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“Never doubt that a small group of thoughtful citizens can change the world. Indeed it is the only thing that ever has.” – Margaret Mead.
It seems fitting for this post to follow my review of Big Miracle, the film account of the rescue of three grey whales off Barrow, Alaska, up above the Arctic Circle. The conditions portrayed in the film were harsh, incredibly cold, and unrelenting. Once the ice starts and thickens, it’s there for the long haul. Getting through it or away from it is extremely difficult. And anyone who has ever watched one of those extreme fishing shows, like Deadliest Catch, knows how violent, unpredictable, and quickly changing the conditions can be in open water.
So why, then, is Shell leading the charge to do offshore drilling up in that part of the world? And why are we still clinging so tightly to oil/fossil fuels that we choose to turn our eyes away and just let it happen, rather than rising up en masse and demanding clean/green energy developments that can save our planet now, before it is too late?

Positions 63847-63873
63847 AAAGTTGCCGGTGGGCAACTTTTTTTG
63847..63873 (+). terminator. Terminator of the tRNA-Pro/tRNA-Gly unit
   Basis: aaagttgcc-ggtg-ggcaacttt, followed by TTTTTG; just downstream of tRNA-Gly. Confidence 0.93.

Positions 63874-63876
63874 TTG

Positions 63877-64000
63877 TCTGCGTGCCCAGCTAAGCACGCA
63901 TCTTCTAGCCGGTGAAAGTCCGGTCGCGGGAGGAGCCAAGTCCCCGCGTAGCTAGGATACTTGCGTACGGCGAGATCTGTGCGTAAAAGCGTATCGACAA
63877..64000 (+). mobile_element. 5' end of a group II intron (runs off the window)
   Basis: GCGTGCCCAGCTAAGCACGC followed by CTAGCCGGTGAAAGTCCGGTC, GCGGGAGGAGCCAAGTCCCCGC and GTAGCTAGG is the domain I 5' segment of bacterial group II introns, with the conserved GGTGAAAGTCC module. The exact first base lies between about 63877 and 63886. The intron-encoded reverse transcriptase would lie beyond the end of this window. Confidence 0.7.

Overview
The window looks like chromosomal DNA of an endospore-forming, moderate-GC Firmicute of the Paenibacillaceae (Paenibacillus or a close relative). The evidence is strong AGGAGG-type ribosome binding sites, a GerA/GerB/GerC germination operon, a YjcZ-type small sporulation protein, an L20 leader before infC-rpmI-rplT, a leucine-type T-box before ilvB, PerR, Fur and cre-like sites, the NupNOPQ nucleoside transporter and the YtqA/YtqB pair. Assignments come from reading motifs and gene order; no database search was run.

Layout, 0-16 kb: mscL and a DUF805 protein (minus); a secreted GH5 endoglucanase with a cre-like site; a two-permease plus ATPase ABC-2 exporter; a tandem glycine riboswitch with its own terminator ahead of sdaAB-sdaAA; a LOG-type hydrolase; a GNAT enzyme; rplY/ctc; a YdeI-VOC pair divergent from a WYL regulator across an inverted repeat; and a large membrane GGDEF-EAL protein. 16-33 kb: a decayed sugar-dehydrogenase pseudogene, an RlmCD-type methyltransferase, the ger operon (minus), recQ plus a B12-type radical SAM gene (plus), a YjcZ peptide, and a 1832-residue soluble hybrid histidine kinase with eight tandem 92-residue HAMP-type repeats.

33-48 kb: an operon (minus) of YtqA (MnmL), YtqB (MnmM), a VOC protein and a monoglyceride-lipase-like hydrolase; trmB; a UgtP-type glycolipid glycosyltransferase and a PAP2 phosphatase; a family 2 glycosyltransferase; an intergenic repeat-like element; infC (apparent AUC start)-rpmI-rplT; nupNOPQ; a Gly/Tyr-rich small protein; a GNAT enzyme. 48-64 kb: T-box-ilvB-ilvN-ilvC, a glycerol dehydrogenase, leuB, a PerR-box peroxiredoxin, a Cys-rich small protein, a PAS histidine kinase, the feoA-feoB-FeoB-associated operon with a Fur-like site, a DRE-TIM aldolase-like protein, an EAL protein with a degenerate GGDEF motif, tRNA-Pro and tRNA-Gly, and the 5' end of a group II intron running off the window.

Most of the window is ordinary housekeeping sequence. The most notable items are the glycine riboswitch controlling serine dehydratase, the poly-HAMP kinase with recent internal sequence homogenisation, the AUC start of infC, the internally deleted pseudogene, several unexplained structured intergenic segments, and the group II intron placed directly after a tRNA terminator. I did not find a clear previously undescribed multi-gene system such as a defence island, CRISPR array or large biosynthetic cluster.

Fortunately, not everyone is sitting still for it. Recently, seven activists from Greenpeace New Zealand, including actress Lucy Lawless (Xena, Spartacus), scaled a 53 meter tower on the Noble Discoverer, a drilling ship in port in New Zealand but scheduled to head up to the Arctic to do exploratory off shore drilling, hired by Shell. The GNZ occupiers had enough supplies to last about a week, and determination to stick it out for as long as possible. And, largely thanks to Lucy, they attracted worldwide attention to a ship and a mission that would likely never have made a blip on the radar outside of New Zealand. Continue Reading »